The British Museum refuses to return the Parthenon Marbles to Greece and asserts that “no further talks with the Greek government have taken place or are planned”although considering temporary appointments.
This was confirmed by the British exhibition in response to the Greek port Kathimerini, after UNESCO announced that both countries were ready to enter into a dialogue on the repatriation of the marble balls, as stipulated in a resolution approved in December 2021.
However, the British Museum played down those expectations and highlighted the intimacy it maintains with UNESCO and its willingness to collaborate with other institutions with the aim of expanding public access to the pieces.
Greece’s Minister of Culture, Lina Mendoni, insisted on Wednesday that “the international community has the right and demands to see this masterpiece, in its entirety, united on the Acropolis,” when presenting a new set of stamps and postcards under the slogan “Parthenon’s Reunion”.
Mendoni gave a positive example of the recent decision by the Museo Antonino Salinas in Palermo, Sicily, to permanently give up part of the frieze east of the Parthenon.
“right Now We are creating a strong wave that will pressure the British side so that these sculptures, the works of Phidias, return to their hometown and find their place in the Acropolis Museum”Mendoza added.
The origin of the conflict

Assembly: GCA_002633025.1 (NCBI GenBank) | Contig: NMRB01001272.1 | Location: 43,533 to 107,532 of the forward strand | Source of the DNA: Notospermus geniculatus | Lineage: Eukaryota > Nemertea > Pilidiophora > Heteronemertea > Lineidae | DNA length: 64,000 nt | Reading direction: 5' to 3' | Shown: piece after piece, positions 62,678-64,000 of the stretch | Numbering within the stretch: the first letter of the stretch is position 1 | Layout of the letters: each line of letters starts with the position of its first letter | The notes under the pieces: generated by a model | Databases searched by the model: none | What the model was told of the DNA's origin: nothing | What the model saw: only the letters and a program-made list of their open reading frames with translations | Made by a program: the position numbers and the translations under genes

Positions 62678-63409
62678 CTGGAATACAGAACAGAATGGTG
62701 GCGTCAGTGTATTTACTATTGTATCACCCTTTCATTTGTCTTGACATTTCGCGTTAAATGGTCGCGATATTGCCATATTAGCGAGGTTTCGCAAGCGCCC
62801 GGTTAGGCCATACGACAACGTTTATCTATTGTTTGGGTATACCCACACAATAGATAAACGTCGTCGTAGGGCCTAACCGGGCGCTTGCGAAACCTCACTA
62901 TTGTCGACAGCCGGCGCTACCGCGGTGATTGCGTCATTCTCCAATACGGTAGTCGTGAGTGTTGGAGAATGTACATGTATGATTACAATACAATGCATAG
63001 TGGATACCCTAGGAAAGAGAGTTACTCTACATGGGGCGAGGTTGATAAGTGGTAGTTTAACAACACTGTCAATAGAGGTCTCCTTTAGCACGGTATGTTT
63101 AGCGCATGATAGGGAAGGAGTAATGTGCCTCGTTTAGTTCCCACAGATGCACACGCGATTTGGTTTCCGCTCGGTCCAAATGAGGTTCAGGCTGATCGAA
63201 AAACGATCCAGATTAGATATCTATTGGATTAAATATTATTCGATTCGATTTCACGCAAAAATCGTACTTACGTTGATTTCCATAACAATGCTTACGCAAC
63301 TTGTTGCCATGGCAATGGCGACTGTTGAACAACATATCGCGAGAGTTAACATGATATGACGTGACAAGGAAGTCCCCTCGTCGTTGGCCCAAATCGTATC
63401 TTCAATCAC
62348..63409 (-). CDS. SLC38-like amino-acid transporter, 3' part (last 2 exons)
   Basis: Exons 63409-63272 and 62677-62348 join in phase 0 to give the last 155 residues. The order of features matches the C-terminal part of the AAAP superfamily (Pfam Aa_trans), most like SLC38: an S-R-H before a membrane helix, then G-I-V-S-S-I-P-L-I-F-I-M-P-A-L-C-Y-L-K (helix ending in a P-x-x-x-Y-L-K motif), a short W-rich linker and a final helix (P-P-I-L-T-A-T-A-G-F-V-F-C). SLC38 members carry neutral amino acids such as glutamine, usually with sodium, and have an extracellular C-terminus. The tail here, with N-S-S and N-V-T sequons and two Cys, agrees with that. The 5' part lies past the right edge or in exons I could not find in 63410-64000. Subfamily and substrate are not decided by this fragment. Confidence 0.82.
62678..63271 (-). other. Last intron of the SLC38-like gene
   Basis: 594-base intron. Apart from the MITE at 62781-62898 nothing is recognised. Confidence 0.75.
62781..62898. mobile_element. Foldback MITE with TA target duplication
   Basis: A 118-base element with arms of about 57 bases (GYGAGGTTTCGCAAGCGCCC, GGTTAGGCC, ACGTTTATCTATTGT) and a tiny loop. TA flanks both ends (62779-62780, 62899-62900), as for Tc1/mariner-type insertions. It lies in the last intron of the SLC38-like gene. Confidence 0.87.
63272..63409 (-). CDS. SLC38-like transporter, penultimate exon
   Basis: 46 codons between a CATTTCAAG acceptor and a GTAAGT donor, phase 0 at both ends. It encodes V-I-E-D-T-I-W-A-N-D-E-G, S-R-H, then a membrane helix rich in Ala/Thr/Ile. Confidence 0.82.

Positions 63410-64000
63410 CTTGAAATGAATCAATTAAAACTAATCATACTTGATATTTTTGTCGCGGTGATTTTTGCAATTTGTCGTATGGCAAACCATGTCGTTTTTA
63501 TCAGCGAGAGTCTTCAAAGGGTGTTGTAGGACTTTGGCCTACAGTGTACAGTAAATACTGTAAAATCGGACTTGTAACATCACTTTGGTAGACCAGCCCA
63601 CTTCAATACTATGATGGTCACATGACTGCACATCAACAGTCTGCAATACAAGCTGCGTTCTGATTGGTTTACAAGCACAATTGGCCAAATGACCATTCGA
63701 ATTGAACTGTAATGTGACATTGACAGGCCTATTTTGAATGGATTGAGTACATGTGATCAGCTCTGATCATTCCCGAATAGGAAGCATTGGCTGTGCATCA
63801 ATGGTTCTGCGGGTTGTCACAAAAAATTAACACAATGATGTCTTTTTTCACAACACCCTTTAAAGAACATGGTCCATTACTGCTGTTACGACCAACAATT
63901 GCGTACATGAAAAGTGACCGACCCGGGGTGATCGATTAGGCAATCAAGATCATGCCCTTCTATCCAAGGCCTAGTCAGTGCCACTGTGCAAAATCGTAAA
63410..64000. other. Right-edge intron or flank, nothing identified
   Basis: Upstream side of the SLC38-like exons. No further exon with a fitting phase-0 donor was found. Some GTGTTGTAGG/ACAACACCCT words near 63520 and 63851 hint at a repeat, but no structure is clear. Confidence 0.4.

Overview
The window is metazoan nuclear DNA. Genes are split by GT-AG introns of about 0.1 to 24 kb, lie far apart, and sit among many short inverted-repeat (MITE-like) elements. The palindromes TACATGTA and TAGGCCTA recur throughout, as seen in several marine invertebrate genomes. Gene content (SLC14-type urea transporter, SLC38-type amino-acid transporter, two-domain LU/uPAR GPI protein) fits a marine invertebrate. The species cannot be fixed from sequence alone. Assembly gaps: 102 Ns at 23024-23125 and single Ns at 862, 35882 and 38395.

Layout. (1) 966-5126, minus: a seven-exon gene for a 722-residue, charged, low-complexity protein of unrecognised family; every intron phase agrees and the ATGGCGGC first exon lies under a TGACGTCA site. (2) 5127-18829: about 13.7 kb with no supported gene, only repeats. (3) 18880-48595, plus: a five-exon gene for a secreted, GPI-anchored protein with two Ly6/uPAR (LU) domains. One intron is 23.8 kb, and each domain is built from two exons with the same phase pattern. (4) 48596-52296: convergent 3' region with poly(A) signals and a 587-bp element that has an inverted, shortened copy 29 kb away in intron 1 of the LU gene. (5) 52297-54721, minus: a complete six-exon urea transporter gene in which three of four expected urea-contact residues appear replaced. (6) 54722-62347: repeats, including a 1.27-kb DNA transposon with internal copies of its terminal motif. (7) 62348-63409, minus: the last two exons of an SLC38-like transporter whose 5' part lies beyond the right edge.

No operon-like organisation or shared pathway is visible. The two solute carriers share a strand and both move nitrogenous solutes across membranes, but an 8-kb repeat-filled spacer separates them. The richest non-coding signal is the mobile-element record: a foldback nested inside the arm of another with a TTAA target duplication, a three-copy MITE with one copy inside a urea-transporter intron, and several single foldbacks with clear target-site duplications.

At the beginning of the 19th century, these marble balls moved to Great Britain when the British ambassador to the Ottoman Empire, Thomas Bruce, better known as Lord Elgin, – who identified himself as a lover of antiquities – obtained permission from the Sultan to take them. Part of the curves and inner frieze of the Parthenon.
Later, Lord Elgin sold it to his government for £35,000, and since 1939 these jewels have been on display in the British Museum, while copies of them have only been shown in the Acropolis Museum.
Last Sunday, Mendoni described as “laughable” remarks made by the Deputy Director of the British Museum, Jonathan Williams, at one of UNESCO’s intergovernmental commissions, which reopened an old debate.
Williams claimed that when Lord Elgin found the pieces in the early 19th century, they were scattered all over the Parthenon “ruins” and even claimed that “not all objects have been removed from the temple”.
In response, Mendoni described the British Museum’s claims as “unhistorical” and asserted that “there is archaeological evidence” that the marbles were cut from the Parthenon.